Martin Barbero, Jesús. Communication, Culture and Hegemony: From the Media to Mediations. Translated by Elizabeth Fox and Robert White. London: SAGE, 1993.
English translation of De los medios a las mediaciones: Comunicación, cultura y hegemonía. Originally published in 1987. One of the fundamental texts in terms of assessing the manner in which media, politics, and hegemony are intimately related in the contemporary context of cultural production.
Monsiváis, Carlos. Aires de familia: Cultura y sociedad en América Latina. Barcelona: Editorial Anagrama, 2000.
In this award-winning book, the author discusses the different elements that make a unified Latin American identity a viable political and social reality. Divided into seven essays, the book discusses different cultural products like literature, film, and history to get to the social mores that make up what we believe Latin America to be.
Ortiz, Renato. A moderna tradição brasileira. São Paulo, Brazil: Ed. Brasiliense, 1988.
How has Brazil shifted in the last decades? Using this central question, the author focuses on the Brazilian cultural problematic to understand notions of national identity, popular culture, modernization, and modernity that have imposed themselves first as cultural projects, and then reflected as traditions.
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- Agricultural Technologies
- Andean Contributions to Rethinking the State and the Natio...
- Antislavery Narratives
- Argentina in the Era of Mass Immigration
- Argentina, Slavery in
- Army of Chile in the 19th Century
- Asian Art and Its Impact in the Americas, 1565–1840
- Asian-Peruvian Literature
- Baroque and Neo-baroque Literary Tradition
- Bello, Andrés
- Black Experience in Colonial Latin America, The
- Black Experience in Modern Latin America, The
- Borderlands in Latin America, Conquest of
- Bourbon Reforms, The
- Brazilian Northeast, History of the
- Buenos Aires
- Caribbean Philosophical Association, The
- Cartagena de Indias
- Caste War of Yucatán, The
- Caudillos, 19th Century
- Cádiz Constitution and Liberalism, The
- Chaco War
- Children, History of
- Chile's Struggle for Independence
- Chronicle, The
- Church in Colonial Latin America, The
- Chávez, Hugo, and the Bolivarian Revolution in Venezuela
- Cinema, Contemporary Brazilian
- Cinema, Latin American
- Colonial Central America
- Contemporary Maya, The
- Costa Rica
- Cárdenas and Cardenismo
- Cuban Revolution, The
- Development of Architecture in New Spain, 1500-1810, The
- Development of Painting in Peru, 1520–1820, The
- Drug Trades in Latin America
- Early Colonial Forms of Native Expression in Mexico and Pe...
- El Salvador
- Enlightenment and its Visual Manifestations in Spanish Ame...
- Environmental History
- Era of Porfirio Díaz, 1876–1911, The
- Family History
- Film, Science Fiction
- Gender in Colonial Brazil
- Gender in Postcolonial Latin America
- Guatemala and Yucatan, Conquest of
- Guatemala City
- Haitian Revolution, The
- Health and Disease in Modern Latin America, History of
- History, Cultural
- History, Food
- Horror in Literature and Film in Latin America
- Human Rights in Latin America
- Immigration in Latin America
- Indigenous Elites in the Colonial Andes
- Indigenous Population and Justice System in Central Mexico...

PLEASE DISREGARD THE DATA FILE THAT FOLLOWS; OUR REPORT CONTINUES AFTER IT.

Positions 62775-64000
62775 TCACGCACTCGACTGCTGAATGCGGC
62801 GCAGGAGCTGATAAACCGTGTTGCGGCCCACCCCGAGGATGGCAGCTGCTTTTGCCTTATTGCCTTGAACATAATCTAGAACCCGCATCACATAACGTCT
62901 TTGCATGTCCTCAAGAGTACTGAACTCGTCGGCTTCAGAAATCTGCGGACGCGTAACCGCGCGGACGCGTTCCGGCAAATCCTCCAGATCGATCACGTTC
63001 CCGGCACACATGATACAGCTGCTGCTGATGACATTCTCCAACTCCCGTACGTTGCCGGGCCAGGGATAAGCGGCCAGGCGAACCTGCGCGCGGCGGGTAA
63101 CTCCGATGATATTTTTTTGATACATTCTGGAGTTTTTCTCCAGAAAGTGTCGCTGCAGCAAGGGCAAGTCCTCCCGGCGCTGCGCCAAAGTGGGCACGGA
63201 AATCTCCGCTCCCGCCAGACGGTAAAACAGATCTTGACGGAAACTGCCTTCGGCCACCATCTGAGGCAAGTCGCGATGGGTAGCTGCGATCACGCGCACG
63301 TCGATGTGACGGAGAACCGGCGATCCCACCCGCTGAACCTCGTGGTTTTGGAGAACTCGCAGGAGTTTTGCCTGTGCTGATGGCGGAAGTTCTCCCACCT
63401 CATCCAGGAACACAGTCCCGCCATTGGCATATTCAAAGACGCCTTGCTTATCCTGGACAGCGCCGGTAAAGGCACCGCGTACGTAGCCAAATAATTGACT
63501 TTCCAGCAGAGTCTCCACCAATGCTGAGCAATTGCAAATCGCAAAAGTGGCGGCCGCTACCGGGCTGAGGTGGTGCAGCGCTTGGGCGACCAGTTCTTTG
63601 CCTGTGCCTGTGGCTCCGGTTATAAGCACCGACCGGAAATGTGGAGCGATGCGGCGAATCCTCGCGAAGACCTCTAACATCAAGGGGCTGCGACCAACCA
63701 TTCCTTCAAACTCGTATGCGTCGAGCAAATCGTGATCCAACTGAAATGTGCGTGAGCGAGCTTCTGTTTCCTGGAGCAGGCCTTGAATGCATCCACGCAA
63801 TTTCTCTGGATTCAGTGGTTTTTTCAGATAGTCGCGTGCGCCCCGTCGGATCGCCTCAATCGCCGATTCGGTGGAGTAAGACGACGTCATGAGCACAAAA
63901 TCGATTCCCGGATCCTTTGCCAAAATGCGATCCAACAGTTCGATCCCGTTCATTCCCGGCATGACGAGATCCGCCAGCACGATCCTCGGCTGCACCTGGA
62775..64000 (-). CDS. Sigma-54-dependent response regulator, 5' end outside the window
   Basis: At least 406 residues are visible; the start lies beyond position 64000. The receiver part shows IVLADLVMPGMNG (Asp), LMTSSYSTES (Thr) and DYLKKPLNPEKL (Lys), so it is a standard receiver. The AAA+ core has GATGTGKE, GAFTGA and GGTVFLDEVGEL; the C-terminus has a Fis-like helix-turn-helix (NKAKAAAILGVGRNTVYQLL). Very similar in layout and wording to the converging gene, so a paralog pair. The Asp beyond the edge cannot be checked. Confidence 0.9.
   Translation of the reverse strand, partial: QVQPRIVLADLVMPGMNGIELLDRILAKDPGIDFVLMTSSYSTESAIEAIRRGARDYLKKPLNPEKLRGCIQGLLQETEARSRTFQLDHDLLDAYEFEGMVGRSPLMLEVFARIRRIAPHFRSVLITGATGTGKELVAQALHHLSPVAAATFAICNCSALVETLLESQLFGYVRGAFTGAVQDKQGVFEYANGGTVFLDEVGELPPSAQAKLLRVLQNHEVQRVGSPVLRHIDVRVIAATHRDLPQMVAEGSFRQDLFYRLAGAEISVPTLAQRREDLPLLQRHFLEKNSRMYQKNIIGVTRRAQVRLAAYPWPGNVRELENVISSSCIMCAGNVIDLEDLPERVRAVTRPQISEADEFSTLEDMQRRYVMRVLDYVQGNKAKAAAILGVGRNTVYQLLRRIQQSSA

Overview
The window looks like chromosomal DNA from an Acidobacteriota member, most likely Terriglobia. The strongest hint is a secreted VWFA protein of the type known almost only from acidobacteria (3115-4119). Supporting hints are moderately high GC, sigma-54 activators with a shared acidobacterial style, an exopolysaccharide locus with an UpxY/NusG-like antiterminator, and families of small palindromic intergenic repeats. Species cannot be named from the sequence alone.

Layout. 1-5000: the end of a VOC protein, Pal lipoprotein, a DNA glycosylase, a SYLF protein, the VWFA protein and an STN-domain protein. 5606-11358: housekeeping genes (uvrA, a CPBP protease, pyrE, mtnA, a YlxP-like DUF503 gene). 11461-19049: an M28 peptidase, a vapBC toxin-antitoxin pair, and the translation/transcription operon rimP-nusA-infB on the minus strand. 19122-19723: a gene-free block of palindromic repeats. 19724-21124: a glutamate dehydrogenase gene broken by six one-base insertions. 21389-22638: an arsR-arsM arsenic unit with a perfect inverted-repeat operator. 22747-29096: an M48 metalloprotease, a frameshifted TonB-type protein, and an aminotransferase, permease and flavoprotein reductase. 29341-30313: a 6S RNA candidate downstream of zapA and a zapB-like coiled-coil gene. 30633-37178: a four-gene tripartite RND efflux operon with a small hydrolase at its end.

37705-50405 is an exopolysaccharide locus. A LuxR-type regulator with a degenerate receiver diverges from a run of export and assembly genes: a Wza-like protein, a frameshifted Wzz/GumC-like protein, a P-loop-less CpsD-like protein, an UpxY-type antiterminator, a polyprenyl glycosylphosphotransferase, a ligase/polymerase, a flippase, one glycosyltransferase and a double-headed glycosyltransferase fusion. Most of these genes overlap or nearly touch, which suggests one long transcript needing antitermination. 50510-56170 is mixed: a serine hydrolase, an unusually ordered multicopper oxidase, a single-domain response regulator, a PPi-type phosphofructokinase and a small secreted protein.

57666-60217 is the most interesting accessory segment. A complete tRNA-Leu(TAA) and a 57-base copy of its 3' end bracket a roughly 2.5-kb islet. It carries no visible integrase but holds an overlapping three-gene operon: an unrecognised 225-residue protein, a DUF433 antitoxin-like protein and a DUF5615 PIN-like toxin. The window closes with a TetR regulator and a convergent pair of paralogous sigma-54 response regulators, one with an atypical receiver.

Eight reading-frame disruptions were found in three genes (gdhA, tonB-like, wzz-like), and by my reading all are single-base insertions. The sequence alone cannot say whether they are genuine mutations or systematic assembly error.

- Japanese Presence in Latin America
- Jewish Presence in Latin America, The
- Las Casas, Bartolomé de
- Latin American Independence
- Latin American Urbanism, 1850-1950
- Law and Society in Latin America since 1800
- Legal History of New Spain, 16th-17th Centuries
- Legal History of the State and Church in 18th Century New ...
- Literature, Argentinian
- Machado de Assis
- Maroon Societies in Latin America
- Martí, José, and Cuba
- Mestizaje and the Legacy of José María Arguedas
- Mexican Revolution, 1910–1940, The
- Mexican-US Relations
- Mexico, Conquest of
- Mexico, Education in
- Migration to the United States
- Military and Modern Latin America, The
- Military Government in Latin America, 1959–1990
- Military Institution in Colonial Latin America, The
- Modern Decorative Arts and Design, 1900–2000
- Modern Populism in Latin America
- Modernity and Decoloniality
- Musical Tradition in Latin America, The
- Native Presence in Postconquest Central Peru
- New Conquest History and the New Philology in Colonial Mes...
- New Left in Latin America, The
- Novel, Chronology of the Venezuelan
- Novel of the Mexican Revolution, The
- Novel, 19th Century Haitian
- Novel, The Colombian
- Oaxaca, Conquest and Colonial
- Painting in New Spain, 1521-1820
- Paraguayan War (War of the Triple Alliance)
- Perón and Peronism
- Peru, Conquest of
- Peru, Slavery in
- Philippines Under Spanish Rule, 1571-1898
- Photography in the History of Race and Nation
- Political Exile in Latin America
- Popular Culture and Globalization
- Popular Movements in Nineteenth-Century Latin America
- Post Conquest Aztecs
- Post-Conquest Demographic Collapse
- Poverty in Latin America
- Preconquest Incas
- Pre-Revolutionary Mexico, State and Nation Formation in
- Printing and the Book
- Prints and the Circulation of Colonial Images
- Protestantism in Latin America
- Revolution and Reaction in Central America
- Rosas, Juan Manuel de
- Science and Empire in the Iberian Atlantic
- Sexualities in Latin America and the Caribbean
- São Paulo
- Spanish and Portuguese Trade, 1500–1750
- Spanish Caribbean In The Colonial Period, The
- Spanish Colonial Decorative Arts, 1500-1825
- Spanish Florida
- Textile Traditions of the Andes
- 16th-Century New Spain
- Transculturation and Literature
- Trujillo, Rafael
- Tupac Amaru Rebellion, The
- United States and Castro's Cuba in the Cold War, The
- United States and the Guatemalan Revolution, The
- United States Invasion of the Dominican Republic, 1961–196...
- Urban History
- U.S.-Latin American Relations During the Cold War
- Vargas, Getúlio
- Women and Labor in 20th-Century Latin America
- Women in Colonial Latin American History
- Women in Modern Latin American History
- Zapatista Rebellion in Chiapas